Writing is hard. It takes a lot of practice. There will be times when you’re beating your head against the wall trying to come up with the solution to an issue in a chapter you’re working on, only to end up cutting that chapter entirely later on. There will be times when it wakes you up in the middle of the night with the insistent demand that you write now. Many writers I know complain about the constant distractions from their children, siblings, and others who just won’t give them some peace and quiet so they can work. And many of them probably have friends who ask, like one friend of mine did, “Why does it take so long?” and “Why do you need so many drafts?”
When my friend asked me how long it would be until Manifestation was finished, I explained it to him like this: I’m currently on an editing stage where I’m removing language that filters the scene through a character’s senses, and also removing superfluous adverbs, because both of these things weaken the text. Many writers agree with the “kill all the adverbs method of writing, but in case you’re not, here’s an example from Manifestation:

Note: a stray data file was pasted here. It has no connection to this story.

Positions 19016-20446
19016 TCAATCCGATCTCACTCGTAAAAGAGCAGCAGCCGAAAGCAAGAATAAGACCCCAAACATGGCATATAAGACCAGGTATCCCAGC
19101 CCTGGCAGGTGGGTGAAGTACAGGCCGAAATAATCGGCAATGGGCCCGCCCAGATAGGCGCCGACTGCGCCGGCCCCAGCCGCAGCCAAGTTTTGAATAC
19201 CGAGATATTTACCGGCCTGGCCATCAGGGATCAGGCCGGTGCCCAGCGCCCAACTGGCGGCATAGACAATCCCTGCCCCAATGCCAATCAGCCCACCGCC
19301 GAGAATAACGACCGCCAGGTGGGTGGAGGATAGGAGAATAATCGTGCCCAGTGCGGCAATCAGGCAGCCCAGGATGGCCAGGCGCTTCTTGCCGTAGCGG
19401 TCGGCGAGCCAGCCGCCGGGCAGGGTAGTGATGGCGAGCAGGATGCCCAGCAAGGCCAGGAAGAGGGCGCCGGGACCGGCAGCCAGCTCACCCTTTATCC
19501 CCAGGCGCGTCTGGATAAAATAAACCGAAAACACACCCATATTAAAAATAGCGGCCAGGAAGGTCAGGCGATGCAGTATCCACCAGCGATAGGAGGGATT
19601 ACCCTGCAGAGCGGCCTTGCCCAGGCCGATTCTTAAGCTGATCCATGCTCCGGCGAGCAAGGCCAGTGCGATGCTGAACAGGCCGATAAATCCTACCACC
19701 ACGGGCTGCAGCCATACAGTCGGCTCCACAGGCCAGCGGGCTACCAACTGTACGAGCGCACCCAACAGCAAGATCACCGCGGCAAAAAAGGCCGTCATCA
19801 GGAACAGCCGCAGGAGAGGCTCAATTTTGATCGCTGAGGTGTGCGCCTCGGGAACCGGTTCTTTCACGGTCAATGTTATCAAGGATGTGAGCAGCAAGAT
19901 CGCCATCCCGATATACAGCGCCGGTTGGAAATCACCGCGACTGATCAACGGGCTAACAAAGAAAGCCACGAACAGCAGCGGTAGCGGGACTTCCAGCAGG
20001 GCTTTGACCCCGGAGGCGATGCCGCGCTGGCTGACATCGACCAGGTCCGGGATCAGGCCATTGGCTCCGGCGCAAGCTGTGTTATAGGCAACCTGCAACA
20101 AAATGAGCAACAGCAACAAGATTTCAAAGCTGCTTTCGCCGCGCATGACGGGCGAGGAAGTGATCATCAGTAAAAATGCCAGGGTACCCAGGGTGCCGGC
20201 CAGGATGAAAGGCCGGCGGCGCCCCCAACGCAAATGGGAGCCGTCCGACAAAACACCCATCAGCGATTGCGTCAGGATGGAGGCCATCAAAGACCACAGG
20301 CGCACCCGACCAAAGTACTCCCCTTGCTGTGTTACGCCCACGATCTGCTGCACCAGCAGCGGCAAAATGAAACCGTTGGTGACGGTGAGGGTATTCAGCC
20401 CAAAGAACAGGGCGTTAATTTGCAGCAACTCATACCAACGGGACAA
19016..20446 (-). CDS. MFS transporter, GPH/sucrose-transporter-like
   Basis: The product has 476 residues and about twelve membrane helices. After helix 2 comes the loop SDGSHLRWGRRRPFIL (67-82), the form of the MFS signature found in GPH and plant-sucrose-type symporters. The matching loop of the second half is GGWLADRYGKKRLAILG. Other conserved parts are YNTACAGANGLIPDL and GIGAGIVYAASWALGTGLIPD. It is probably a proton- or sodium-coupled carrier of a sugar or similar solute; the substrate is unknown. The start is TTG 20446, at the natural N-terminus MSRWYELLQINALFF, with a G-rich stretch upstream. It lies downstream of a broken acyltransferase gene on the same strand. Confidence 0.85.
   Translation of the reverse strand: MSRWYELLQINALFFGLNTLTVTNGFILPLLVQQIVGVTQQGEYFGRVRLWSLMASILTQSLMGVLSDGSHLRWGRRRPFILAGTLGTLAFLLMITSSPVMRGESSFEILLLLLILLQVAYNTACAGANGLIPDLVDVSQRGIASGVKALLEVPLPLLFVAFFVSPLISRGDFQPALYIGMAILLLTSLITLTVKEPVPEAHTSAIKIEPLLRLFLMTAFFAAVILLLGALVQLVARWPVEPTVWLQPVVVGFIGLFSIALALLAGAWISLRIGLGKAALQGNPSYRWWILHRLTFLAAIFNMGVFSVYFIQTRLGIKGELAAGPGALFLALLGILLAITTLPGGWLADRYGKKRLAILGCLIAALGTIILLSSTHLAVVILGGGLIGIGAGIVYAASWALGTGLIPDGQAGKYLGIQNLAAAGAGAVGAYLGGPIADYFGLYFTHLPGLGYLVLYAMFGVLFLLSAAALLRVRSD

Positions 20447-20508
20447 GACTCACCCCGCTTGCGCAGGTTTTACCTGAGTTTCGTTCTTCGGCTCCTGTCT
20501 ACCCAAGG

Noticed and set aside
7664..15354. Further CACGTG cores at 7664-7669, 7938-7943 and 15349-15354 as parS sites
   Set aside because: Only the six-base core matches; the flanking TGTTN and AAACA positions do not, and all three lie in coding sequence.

Another scream sounded from nearby, and someone in the crowd shouted, “Oh God!” Gabby saw someone nearby collapse to the ground, beside a man who was clutching his head in pain. The doctor turned to help, running over to the woman on the ground. As the others in the immediate vicinity cleared away, Gabby saw blood covering the woman and spreading across the ground. She looked up at the man standing over her, and saw more blood on his hands. He looked right at her, his face twisted in pain, his eyes lost. He looked down at his feet and the woman lying there, his face blank with shock. He seemed to only belatedly notice the blood on his hands. He stared at them, his hands shaking.